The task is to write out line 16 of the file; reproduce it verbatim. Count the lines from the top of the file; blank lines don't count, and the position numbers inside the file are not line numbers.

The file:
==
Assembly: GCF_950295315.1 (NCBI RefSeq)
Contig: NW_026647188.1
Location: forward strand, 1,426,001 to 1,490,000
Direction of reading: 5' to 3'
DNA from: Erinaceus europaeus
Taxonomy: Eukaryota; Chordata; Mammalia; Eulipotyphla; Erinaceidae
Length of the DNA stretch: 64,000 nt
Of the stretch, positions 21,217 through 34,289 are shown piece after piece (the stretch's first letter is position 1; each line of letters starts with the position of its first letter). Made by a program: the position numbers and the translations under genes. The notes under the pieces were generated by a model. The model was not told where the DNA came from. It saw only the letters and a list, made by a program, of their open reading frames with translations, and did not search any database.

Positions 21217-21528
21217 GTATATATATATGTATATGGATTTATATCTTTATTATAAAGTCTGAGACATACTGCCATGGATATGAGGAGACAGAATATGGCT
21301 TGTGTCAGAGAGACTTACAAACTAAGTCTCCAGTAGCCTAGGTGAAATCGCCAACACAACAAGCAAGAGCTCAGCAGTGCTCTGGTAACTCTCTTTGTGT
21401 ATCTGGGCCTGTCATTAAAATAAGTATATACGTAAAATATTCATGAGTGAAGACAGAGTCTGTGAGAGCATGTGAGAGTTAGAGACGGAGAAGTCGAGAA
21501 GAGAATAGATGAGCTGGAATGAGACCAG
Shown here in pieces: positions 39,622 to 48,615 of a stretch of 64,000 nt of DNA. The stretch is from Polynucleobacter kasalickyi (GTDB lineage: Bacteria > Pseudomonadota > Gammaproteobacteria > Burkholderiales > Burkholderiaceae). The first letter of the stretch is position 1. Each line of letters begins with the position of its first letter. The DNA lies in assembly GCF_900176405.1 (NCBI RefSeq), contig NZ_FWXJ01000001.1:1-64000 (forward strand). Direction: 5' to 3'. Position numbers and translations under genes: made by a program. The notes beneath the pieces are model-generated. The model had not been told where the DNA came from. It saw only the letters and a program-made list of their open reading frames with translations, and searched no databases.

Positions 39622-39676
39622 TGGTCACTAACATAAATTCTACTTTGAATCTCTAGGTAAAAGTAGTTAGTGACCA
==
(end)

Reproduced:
39622 TGGTCACTAACATAAATTCTACTTTGAATCTCTAGGTAAAAGTAGTTAGTGACCA